In the first days of the protests sparked by the death of George Floyd, a number of people cited Martin Luther King, Jr.’s civil disobedience to condemn looting. The implication was that there was a “right way” for Black Lives Matter protestors to denounce police brutality, and that King’s example should prevail. Yet the popular view of a person’s legacy is often an oversimplification (sometimes a convenient fiction) of someone with multifaceted views.
For all the online outcry against property damage, King himself acknowledged that a riot is the language of the unheard; that despite gestures toward racial progress, there’s continued injustice against black people in America that is not acknowledged. King spoke specifically of growing economic inequality in the mid-1960s, which has never been addressed. In the case of Black Lives Matter, the urgency of the movement is primarily about the death of George Floyd. And Breonna Taylor. And Ahmaud Arbery. And Eric Garner. And Michael Brown. And Tamir Rice. And Botham Jean. And Philando Castile. And Trayvon Martin. And Sandra Bland. And Amadou Diallo. And countless other names going back to Emmett Till and well before.
I bring up the myopic version of MLK’s activism because Sam Pollard’s documentary MLK/FBI reminds viewers that King was considered a subversive in his time. King’s calls for social and economic equality for black Americans were viewed unfavorably by the conservative white status quo. The mere hint of communist leanings prompted J. Edgar Hoover and the FBI to set up a surveillance apparatus against King in an attempt to smear him and discredit his work.
Director: Sam Pollard
Release Date: January 15, 2021
MLK/FBI is based on David Garrow’s book FBI and Martin Luther King, Jr: From “Solo” to Memphis. Pollard mostly avoids talking heads throughout most of MLK/FBI, instead opting for interview subjects speaking over archival footage. The approach features some remarkable clips of people bussing to the March on Washington, and riding in a wagon train to the Poor People’s Campaign of 1968. We also see television interviews with King where he tries to politely rebuff white condescension and gentility.
There’s a certain weariness that creeps into footage of King as the film goes on. This is partially a result of the FBI’s increased surveillance efforts and attempts to undermine the civil rights leader for his infidelity. The film notes how the public knowledge of his affairs weighed on his mind. That look of weariness may also be the demeanor of someone trying to fight the good fight knowing that the fight is endless.
The use of archival footage helps Pollard and editor/co-writer Laura Tomaselli explore the media’s complicity in presenting the FBI as a righteous force for good. It’s the same way cops are often depicted positively on film and television. Clips of Jimmy Stewart in The FBI Story and shows like The F.B.I. (as seen in Once Upon a Time… in Hollywood) depict G-men as squeaky-clean crusaders for all-American values. What a convenient fiction. The same goes for media depictions that fed into the stereotype of the lecherous black man. King’s real sexual indiscretions combined with racist attitudes about the sexual appetites of black men might be wielded against King’s moral cause. Even if his politics are right, Hoover seemed bent on decrying King as a hypocrite.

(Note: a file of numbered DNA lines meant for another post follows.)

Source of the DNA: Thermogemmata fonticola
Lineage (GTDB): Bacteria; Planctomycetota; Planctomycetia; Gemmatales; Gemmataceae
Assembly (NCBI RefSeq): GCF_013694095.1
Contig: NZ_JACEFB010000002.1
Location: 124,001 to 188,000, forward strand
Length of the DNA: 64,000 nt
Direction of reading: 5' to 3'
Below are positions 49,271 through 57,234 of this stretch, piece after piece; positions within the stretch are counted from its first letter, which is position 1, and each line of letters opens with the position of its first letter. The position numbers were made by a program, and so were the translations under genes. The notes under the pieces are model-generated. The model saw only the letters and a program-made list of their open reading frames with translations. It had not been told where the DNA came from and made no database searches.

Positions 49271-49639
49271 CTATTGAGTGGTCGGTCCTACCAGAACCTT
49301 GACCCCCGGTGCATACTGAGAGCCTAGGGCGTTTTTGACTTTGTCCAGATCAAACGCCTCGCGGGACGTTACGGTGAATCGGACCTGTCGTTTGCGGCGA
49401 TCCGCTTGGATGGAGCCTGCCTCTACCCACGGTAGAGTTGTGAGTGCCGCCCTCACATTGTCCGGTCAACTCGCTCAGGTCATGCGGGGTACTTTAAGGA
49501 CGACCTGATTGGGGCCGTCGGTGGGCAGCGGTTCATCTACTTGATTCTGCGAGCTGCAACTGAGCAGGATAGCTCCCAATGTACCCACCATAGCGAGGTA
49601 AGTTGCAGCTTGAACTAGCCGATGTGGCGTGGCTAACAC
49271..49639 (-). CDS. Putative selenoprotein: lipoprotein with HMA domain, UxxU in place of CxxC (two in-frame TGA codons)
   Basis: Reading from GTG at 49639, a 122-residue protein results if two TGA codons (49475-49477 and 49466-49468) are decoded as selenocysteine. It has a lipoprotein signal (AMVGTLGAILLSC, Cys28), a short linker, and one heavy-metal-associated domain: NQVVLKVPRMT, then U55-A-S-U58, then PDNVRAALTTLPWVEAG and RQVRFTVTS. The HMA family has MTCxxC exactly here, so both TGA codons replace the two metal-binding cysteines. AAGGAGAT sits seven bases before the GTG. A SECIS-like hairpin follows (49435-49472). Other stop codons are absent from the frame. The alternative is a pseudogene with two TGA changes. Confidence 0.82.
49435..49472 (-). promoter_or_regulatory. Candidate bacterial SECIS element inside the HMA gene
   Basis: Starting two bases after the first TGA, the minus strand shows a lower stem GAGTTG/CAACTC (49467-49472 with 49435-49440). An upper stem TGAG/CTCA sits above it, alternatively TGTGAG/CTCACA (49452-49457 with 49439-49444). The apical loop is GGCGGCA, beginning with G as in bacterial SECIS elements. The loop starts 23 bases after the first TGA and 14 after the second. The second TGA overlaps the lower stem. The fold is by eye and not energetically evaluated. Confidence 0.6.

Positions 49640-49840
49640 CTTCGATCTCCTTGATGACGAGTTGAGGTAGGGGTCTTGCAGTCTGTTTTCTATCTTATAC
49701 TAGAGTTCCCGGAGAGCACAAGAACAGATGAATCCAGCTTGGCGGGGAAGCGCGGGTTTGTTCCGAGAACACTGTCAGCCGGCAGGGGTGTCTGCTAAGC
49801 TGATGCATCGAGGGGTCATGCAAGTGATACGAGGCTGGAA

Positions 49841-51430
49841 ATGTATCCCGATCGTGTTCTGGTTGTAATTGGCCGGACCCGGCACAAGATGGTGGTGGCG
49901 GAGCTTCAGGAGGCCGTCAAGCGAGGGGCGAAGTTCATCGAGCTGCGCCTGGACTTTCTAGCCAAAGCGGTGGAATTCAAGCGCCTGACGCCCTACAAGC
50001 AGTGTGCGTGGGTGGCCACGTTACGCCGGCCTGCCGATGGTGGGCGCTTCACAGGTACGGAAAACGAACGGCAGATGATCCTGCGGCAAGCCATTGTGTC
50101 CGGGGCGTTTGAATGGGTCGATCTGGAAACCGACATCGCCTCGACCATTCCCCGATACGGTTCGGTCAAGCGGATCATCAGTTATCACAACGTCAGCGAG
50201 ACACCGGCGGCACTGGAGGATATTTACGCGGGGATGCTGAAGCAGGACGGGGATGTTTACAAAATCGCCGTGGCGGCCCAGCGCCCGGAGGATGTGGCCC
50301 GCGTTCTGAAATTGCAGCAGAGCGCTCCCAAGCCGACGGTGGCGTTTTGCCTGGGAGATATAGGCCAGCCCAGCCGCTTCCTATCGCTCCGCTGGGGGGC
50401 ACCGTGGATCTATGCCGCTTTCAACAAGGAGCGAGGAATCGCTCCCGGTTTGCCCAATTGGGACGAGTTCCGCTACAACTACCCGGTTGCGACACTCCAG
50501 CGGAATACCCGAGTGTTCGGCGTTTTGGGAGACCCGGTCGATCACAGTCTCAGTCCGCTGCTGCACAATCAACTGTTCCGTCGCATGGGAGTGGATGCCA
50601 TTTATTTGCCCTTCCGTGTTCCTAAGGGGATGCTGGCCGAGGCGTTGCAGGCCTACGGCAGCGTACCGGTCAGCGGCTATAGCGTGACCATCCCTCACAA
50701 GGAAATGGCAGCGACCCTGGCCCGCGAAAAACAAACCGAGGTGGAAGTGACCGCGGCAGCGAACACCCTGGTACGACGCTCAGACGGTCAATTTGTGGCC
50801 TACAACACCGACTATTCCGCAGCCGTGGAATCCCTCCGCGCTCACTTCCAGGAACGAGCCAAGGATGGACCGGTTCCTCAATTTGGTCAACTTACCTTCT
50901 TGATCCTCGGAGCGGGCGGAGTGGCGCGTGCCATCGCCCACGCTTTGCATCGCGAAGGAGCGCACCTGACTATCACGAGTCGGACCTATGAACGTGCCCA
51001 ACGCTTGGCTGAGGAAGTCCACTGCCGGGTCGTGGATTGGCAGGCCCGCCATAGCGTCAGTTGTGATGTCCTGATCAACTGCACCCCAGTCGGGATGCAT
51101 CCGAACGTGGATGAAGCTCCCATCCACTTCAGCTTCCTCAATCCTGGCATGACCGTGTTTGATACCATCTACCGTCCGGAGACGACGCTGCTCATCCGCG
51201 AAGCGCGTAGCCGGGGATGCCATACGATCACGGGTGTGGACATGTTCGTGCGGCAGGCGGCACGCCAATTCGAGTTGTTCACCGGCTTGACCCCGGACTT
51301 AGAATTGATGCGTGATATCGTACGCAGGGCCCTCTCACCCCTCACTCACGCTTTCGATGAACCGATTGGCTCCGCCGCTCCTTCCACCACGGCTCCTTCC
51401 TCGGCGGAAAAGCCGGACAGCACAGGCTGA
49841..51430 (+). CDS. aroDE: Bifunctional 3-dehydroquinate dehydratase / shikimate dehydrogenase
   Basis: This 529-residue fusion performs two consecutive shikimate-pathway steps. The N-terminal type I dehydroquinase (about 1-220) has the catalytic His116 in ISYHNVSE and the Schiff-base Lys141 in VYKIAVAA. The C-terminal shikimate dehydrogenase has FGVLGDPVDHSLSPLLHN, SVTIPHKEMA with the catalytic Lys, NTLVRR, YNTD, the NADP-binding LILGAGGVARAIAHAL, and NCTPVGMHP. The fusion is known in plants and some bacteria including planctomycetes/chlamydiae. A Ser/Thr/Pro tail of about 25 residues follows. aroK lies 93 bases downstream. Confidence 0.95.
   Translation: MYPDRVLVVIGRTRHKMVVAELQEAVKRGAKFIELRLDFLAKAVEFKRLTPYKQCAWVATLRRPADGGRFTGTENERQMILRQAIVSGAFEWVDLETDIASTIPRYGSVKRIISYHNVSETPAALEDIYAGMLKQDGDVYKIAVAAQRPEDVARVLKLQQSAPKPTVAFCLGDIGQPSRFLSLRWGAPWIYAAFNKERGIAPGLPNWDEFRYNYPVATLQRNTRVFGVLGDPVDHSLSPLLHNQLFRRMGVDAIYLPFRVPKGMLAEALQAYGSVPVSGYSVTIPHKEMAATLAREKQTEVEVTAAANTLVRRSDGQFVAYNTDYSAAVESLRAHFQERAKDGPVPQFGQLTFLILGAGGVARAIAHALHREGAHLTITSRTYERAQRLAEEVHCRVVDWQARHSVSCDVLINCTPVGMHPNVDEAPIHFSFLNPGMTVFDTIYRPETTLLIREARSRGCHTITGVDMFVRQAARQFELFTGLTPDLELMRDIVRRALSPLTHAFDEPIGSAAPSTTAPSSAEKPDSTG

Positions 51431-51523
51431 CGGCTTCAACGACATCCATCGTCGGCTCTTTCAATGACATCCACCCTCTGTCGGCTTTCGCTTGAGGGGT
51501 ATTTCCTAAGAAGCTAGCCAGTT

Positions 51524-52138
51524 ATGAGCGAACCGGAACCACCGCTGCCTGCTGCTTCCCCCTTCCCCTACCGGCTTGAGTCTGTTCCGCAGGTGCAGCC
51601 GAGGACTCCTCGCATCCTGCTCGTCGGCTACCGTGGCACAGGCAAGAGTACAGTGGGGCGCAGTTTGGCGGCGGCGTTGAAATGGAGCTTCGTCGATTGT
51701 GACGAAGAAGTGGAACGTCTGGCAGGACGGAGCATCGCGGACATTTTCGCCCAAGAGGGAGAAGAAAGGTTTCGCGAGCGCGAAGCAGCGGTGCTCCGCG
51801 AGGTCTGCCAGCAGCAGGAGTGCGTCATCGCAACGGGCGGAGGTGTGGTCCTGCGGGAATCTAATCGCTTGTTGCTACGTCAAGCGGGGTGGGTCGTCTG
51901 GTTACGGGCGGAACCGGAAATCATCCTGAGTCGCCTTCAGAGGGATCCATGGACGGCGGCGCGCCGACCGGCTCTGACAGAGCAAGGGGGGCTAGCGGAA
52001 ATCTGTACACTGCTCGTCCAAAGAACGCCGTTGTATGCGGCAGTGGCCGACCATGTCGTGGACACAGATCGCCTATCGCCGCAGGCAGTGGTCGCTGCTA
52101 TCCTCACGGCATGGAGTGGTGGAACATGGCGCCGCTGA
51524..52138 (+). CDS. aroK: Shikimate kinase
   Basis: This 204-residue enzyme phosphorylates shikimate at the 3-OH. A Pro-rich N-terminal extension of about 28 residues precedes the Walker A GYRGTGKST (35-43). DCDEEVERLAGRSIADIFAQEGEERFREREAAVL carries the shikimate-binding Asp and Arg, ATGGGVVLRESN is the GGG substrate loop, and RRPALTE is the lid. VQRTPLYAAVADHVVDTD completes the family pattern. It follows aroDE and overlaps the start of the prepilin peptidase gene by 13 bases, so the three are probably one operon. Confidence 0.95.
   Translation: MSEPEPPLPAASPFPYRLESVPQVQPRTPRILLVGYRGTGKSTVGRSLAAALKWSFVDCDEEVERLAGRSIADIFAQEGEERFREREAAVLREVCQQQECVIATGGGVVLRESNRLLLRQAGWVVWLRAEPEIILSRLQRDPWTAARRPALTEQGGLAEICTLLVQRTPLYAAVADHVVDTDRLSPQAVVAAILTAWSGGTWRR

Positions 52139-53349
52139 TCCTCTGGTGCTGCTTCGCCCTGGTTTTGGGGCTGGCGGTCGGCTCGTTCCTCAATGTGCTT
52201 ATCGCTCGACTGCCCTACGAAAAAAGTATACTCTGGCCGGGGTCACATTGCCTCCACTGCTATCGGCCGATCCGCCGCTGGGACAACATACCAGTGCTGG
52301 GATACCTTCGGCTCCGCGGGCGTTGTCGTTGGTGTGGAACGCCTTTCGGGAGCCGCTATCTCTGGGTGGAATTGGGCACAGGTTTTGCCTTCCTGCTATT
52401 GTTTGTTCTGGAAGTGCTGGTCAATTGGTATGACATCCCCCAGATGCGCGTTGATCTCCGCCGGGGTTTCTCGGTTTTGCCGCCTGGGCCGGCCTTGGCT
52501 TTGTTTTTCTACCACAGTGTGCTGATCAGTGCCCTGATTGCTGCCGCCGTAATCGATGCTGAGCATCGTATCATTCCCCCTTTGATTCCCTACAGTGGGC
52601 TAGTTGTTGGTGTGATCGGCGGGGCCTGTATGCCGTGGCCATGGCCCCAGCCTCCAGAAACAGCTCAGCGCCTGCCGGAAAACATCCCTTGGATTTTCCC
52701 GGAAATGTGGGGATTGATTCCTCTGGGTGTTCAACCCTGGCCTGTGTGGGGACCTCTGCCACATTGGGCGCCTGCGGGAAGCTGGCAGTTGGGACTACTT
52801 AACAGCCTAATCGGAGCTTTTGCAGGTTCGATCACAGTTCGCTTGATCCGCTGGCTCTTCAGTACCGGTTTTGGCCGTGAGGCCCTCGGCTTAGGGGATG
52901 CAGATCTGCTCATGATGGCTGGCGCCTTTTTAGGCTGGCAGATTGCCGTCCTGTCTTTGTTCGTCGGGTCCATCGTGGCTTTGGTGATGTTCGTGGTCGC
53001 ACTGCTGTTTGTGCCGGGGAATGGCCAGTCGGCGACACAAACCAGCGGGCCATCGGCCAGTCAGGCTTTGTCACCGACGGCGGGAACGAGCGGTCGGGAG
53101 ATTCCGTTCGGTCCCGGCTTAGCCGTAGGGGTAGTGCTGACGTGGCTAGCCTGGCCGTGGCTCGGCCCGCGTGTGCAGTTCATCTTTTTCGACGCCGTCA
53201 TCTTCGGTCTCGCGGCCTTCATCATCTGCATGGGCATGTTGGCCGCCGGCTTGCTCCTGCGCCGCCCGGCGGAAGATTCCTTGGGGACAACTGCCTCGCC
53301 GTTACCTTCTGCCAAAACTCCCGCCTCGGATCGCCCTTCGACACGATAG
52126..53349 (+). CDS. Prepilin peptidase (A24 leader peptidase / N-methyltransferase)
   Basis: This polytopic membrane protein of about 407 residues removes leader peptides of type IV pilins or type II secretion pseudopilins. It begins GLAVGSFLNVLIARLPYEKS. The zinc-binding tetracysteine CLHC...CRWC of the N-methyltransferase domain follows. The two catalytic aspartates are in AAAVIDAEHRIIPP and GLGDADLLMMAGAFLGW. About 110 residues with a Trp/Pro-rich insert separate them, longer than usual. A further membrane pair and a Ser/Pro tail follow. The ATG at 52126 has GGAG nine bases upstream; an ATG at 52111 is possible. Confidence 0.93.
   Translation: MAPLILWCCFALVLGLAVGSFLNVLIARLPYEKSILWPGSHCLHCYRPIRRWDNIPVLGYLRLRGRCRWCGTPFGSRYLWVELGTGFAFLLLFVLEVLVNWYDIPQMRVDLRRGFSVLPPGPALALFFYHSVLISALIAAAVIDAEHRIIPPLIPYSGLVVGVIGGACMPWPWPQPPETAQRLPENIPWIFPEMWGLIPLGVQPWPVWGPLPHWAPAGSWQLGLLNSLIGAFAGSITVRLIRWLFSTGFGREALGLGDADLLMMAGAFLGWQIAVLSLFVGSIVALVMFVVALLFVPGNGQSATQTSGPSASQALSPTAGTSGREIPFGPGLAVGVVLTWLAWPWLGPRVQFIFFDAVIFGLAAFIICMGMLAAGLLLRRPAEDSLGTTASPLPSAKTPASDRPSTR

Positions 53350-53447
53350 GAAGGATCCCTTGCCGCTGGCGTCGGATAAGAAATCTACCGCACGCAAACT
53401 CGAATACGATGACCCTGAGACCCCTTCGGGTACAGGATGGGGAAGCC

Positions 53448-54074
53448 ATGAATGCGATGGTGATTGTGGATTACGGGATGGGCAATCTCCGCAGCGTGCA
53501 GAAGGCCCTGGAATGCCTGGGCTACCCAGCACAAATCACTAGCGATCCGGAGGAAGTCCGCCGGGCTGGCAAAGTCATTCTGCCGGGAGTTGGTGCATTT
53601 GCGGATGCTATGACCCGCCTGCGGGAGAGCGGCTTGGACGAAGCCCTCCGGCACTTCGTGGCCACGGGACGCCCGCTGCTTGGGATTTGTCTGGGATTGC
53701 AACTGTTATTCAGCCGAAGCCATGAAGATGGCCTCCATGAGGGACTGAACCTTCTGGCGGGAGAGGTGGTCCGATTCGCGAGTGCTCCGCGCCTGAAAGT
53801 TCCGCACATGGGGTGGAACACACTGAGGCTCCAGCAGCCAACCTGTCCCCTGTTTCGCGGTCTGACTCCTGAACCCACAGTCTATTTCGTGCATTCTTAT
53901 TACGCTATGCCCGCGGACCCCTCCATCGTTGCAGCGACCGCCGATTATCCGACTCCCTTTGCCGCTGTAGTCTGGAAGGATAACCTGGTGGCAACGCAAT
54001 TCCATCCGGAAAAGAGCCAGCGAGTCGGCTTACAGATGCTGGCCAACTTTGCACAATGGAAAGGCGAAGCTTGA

Hoover’s FBI were mostly tall conservatives who could deem anyone outside of the prevailing white mainstream as a subversive and potential danger to the republic. The grim implication is that the FBI wanted King to fail, especially once he called for an end to violence and human suffering in Vietnam. The Lyndon Johnson administration was seemingly allied with King, yet criticism of the Vietnam War created fissures in that political alliance. It also soured the already ambivalent public perceptions about King among white Americans. King is quoted now as a noble non-violent exemplar, but in the year before his murder, King was lambasted because of his commitment to non-violence.
MLK/FBI‘s sobering exploration of mainstream American politics in King’s time makes me think of contemporary American views of BLM and antifa. The past-is-prologue implication is intentional. At least six activists from the 2014 Ferguson protests have died, some under potentially sinister circumstances. If you attend a protest today, it’s wise caution to avoid taking photos of protestors’ faces so they can’t be tracked down by law enforcement. The same goes for guarding your location and communication data on your phone. The concern of federal surveillance is real, and always has been. Even legitimate criticism of an unjust system is considered subversive by the people who want to maintain the status quo.
As the film winds down, we’re told that the FBI’s surveillance tapes of King will be declassified in 2027. Based on accounts in the film, there may be something troubling on the recordings that go beyond infidelity. When the film’s commentators finally appear as talking heads, and they all steel themselves for what’s to come. The authors and scholars note that a person’s private life shouldn’t undo the good they did in the world, but these moral shortcomings are part of the complex portrait of a person that has to be considered. I’m left wondering how the FBI will, in the end, affect King’s historical legacy. He may not be discredited when the tapes are released, as Hoover might have wanted, but who knows how the public will use that material to draft its convenient fictions in the years ahead.